The worry I had the day I found out about her diagnosis is still there. I worried my entire pregnancy because I had too much amniotic fluid and they predicted she would need emergency surgery when she was born to repair her esophagus. Doctors said she would spend months in the NICU. I worried for months when they scheduled her induction at 37 weeks because babies with Down Syndrome have increased odds of cord injury and stillbirth. I worried the night she was born as I watched her in the NICU from my bed on an iPad.
The first time I went down to the NICU and she held my finger with her tiny hand I worried that people would be mean to her when she’s older. I worry about her delayed speech development and yearn to hear her say “mama.” I worry that we don’t do enough hand-held walking or structured play at home because I have other kids to shuttle around and feed.
I worry about making sure her special needs trust is set up correctly and that she gets all the benefits and services she’ll need to live a long, healthy life (because our country’s healthcare system is a mess and the waitlist for some of this stuff is decades – it’s truly sad that you have to jump on this stuff NOW). I haven’t even scratched the surface of my worries, but I worry about all of my children, and I’m sure you worry about yours too.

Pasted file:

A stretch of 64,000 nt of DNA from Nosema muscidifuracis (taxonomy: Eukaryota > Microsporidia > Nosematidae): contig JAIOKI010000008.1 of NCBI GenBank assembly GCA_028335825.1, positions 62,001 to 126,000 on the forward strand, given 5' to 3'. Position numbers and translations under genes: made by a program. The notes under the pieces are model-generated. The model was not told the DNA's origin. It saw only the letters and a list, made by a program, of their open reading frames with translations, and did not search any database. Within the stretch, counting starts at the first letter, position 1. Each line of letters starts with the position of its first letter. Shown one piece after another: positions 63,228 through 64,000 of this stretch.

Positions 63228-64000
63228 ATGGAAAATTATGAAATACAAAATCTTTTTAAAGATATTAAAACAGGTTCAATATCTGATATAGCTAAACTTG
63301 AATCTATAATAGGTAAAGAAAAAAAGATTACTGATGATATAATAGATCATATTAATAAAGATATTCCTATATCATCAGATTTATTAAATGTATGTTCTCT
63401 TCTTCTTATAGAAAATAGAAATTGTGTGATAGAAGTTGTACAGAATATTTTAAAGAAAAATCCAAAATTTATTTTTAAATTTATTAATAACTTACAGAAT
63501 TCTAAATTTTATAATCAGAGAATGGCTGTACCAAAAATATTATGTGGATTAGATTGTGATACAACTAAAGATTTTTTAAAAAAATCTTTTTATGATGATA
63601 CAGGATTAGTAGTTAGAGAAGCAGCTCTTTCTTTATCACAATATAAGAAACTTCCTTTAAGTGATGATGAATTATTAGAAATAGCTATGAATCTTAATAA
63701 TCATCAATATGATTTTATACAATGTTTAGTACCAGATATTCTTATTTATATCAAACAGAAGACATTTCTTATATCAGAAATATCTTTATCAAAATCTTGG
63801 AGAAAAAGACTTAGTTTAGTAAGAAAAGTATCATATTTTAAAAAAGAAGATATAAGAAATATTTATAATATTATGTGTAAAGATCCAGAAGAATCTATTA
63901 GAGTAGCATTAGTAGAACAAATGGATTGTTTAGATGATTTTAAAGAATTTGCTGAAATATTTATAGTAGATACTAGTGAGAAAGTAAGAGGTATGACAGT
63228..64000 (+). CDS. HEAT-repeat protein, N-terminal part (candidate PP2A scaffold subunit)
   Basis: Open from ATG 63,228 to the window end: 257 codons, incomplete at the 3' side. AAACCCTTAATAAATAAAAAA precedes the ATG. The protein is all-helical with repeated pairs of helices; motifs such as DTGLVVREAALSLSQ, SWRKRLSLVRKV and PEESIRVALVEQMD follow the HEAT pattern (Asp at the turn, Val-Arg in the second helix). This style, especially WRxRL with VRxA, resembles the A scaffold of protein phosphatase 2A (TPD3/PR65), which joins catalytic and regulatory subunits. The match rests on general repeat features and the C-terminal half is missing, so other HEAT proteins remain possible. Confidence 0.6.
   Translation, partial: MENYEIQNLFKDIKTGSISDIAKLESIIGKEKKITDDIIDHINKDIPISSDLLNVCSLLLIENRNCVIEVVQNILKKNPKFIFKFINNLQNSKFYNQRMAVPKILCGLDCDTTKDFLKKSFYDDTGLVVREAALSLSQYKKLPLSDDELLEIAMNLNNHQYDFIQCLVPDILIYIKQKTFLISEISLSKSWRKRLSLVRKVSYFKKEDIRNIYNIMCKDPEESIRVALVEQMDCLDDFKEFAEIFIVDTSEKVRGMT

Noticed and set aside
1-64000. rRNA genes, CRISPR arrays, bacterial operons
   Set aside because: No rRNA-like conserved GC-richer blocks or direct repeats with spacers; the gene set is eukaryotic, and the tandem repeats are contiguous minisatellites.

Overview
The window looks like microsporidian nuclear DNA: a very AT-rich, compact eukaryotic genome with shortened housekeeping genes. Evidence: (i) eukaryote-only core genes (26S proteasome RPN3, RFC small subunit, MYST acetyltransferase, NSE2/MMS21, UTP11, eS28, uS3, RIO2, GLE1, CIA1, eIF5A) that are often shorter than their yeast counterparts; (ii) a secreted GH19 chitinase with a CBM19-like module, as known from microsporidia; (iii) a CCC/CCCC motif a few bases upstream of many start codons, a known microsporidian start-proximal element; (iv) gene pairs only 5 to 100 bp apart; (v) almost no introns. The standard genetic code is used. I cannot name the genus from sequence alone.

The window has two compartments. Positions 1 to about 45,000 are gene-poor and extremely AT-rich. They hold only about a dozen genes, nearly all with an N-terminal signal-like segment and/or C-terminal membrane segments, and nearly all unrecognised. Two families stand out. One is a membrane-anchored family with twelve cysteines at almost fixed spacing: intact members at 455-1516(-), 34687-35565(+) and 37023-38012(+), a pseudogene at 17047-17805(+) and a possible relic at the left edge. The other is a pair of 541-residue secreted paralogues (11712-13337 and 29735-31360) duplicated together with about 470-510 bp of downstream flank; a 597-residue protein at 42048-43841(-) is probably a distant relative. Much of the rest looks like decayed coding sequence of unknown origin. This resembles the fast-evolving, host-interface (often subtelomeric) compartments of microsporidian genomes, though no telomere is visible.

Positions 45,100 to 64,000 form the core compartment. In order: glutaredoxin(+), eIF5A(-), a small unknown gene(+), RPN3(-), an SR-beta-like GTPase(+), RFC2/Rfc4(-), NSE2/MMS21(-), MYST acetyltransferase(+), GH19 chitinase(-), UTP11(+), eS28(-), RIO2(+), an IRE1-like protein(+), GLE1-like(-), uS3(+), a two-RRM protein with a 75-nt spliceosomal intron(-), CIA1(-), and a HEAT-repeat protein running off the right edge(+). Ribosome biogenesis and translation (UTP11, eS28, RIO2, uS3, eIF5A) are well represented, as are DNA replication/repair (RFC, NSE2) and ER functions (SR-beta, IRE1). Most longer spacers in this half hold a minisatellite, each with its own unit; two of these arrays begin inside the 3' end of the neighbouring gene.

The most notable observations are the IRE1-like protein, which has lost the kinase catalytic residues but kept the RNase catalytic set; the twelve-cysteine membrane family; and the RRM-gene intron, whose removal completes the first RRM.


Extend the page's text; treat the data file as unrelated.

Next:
We really need to normalize the messy in parenting, and not in some fake “oh look at the mess my kids made crafting in my perfect house” kind of way. And, from my perspective, we need to quit welcoming special needs parents to Holland in an effort to soften the blow of a complicated medical diagnosis because the only tulips you’ll be getting are flowers made from egg-cartons, and the Rembrandts will be handprint art you stick on the fridge. Parents who are receiving a new diagnosis need compassion, they need time to process, they need their friends and family to just be there.
And then maybe next we can tackle how some websites and search engines portray these babies….
because this is what I got instead. I am one of the lucky few that GETS to raise this precious, ray of sunshine.